Thanks Guys! Study Shows Sea Otters Fight Global Warming by Protecting Kelp from Sea Urchins

© Jaymi Heimbuch

Cute Climate Warriors!

According to a new study by researchers from the University of California, Santa Cruz, sea otters play an important role in helping the coastal seaweed forests absorb as much carbon dioxide as possible. The little furry creatures are natural predators to sea urchins, which in turn like to munch on kelp, a very common family of large seaweeds. According to the study, which looked at 40 years of data on sea otters and kelp blooms from Vancouver Island to the western edge of Alaska's Aleutian Islands, when sea otters are around, underwater kelp forests can absorb 12 times more carbon dioxide than when the plants aren't protected from urchins (those spikey little devils!).

© Jaymi Heimbuch

More otters mean more kelp and since the plant is particularly good at capturing carbon through photosynthesis, this also could mean less CO2 in the atmosphere. [...]

The authors acknowledge that otters probably aren't the answer to rising CO2 levels, a major contributing factor to global warming, but the researchers say their study illustrates the impact animals can have on the atmosphere.

"Right now, all the climate change models and proposed methods of sequestering carbon ignore animals. But animals the world over, working in different ways to influence the carbon cycle, might actually have a large impact," UC Santa Cruz professor Chris Wilmers, a co-author of the study, said in a statement. "If ecologists can get a better handle on what these impacts are, there might be opportunities for win-win conservation scenarios, whereby animal species are protected or enhanced, and carbon gets sequestered." (source)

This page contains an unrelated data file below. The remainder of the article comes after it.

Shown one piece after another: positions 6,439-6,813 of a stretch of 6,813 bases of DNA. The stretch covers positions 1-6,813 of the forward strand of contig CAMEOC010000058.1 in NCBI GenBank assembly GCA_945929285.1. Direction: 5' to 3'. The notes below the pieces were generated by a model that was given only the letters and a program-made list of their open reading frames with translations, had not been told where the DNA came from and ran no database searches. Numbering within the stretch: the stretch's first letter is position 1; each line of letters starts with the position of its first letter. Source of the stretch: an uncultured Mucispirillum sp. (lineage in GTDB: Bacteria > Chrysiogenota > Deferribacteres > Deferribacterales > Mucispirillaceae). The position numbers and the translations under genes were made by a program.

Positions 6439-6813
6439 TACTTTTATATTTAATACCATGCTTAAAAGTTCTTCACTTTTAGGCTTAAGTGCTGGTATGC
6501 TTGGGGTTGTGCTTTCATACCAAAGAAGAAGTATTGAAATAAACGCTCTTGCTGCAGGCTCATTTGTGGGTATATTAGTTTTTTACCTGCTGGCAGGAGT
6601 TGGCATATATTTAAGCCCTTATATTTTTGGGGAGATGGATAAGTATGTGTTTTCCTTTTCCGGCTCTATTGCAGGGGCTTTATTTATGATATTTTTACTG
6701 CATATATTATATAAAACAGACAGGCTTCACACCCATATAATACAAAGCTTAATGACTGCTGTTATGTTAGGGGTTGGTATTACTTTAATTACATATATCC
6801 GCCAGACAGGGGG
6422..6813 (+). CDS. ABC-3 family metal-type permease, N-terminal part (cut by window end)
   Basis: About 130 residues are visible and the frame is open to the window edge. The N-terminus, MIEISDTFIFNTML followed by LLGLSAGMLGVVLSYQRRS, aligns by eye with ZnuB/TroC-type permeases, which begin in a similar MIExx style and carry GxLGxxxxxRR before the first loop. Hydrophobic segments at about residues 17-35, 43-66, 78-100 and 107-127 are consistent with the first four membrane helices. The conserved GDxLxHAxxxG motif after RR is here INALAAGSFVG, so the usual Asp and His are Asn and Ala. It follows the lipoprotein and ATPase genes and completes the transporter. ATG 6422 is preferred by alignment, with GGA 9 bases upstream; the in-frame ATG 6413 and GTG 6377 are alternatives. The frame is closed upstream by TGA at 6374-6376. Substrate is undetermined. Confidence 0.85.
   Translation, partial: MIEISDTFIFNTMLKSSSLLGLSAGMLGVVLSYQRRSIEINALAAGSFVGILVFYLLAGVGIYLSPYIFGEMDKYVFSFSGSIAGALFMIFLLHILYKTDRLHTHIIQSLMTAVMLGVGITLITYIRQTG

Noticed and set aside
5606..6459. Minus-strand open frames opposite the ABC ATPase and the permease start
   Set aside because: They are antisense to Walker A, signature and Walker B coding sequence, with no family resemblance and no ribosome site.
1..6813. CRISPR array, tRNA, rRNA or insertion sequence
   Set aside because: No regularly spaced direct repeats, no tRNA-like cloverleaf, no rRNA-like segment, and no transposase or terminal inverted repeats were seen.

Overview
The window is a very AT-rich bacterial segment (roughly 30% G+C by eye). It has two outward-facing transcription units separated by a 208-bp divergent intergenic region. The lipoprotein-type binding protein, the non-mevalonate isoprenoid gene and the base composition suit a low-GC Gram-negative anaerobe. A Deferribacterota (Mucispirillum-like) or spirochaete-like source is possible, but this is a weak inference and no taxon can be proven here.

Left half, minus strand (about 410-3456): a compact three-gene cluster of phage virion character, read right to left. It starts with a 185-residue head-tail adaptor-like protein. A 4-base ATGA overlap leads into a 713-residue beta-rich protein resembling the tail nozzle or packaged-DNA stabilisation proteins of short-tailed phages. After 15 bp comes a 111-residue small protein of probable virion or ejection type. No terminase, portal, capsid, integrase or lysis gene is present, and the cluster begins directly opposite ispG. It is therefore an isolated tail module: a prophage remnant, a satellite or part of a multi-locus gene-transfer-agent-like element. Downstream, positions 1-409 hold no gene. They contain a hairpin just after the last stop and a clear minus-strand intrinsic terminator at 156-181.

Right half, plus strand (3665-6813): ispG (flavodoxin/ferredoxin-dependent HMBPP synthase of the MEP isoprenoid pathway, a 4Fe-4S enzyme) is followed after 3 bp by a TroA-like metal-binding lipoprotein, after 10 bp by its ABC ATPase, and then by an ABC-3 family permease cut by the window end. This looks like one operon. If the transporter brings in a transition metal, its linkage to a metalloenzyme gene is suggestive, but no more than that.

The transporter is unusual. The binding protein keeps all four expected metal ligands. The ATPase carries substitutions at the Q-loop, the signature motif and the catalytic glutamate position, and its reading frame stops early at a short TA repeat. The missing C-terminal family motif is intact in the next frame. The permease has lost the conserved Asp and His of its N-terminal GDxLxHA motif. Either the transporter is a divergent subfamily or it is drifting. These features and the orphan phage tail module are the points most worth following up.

That's a very good point. For our climate models to be more accurate, the impact of various animal populations should be accounted for (as much as possible), and this could even give more weight to the argument for conservation and the reintroduction of animals in certain ecosystems.

Sea otters in themselves might not have the biggest impact on the carbon cycle, but I'm sure there are many other species that do similar things, and when you add all of them together, you probably get a pretty big impact.

© Jaymi Heimbuch

Besides, who doesn't love sea otters?

Via Discovery News

See also: If 7 Billion People Lived Like… (Infographic)

Tags: Animals | Global Climate Change | Global Warming Science

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